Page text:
ImageJ is a public domain Java image processing program inspired by NIH Image for the Macintosh. It runs, either as an online applet or as a downloadable application, on any computer with a Java 1.1 or later virtual machine. It can display, edit, analyze, process, save and print 8-bit, 16-bit and 32-bit images. It can read many image formats including TIFF, GIF, JPEG, BMP, DICOM, FITS and "raw". It supports "stacks", a series of images that share a single window. It is multithreaded, so time-consuming operations such as image file reading can be performed in parallel with other operations. It can calculate area and pixel value statistics of user-defined selections. It can measure distances and angles. It can create density histograms and line profile plots. It supports standard image processing functions such as contrast manipulation, sharpening, smoothing, edge detection and median filtering. It does geometric transformations such as scaling, rotation and flips. Image can be zoomed up to 32:1 and down to 1:32. All analysis and processing functions are available at any magnification factor. The program supports any number of windows (images) simultaneously, limited only by available memory. Spatial calibration is available to provide real world dimensional measurements in units such as millimeters. Density or gray scale calibration is also available.
This review was originally posted on VersionTracker.com. The app works great but the documentation sucks. I'd like to see more info about how to accomplish tasks rather than just the basics of how a tool works. For example, I'd like to measure the perimeter of halftone dots (i.e. a repeating pattern). I've figured out how to measure the perimeter of an individual do - but not multiple dots within the same image. The documentation is no help.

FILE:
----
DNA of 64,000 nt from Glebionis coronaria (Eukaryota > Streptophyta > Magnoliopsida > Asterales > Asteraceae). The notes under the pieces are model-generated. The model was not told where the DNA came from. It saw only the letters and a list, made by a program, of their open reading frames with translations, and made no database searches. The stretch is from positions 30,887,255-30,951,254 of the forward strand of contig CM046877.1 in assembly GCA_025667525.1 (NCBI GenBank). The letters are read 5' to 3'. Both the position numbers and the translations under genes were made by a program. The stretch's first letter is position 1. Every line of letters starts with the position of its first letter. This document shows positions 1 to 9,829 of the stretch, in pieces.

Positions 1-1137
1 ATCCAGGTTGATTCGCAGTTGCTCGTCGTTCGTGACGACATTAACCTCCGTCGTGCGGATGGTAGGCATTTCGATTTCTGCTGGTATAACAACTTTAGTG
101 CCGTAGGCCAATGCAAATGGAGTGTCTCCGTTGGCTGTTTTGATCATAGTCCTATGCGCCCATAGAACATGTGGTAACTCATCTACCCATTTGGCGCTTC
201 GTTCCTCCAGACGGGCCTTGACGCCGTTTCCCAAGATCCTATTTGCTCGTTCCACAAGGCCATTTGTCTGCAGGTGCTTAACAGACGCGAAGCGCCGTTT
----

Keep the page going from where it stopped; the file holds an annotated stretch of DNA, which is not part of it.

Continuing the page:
This review was originally posted on VersionTracker.com. We have been using it for years at my University. Keeping in mind the price, and the collaborative method used to develop it, I think it is an awesome product. It is very versatile, and we use if for electron microscopy, astronomical images, and everything in between. It is mostly designed for medical/biology uses though.
This review was originally posted on VersionTracker.com. This program is amazing and is a worthy successor to the Mac-only NIH image. On our tight budget, we get high-quality image processing tools for free. The incorporation of the FFT filters into the main distribution was a big step forward: I never boot up Classic any more to use NIH Image.
The interface is not very Mac-like and is annoying, probably due to the cross-platform nature of the code. For heavy duty image processing (multiple FFTs or volume rendering), the program runs pretty slowly. I don't expect the speed to improve, but the features keep getting more numerous (but it doesn't feel bloated) and the bugs are rapidly addressed.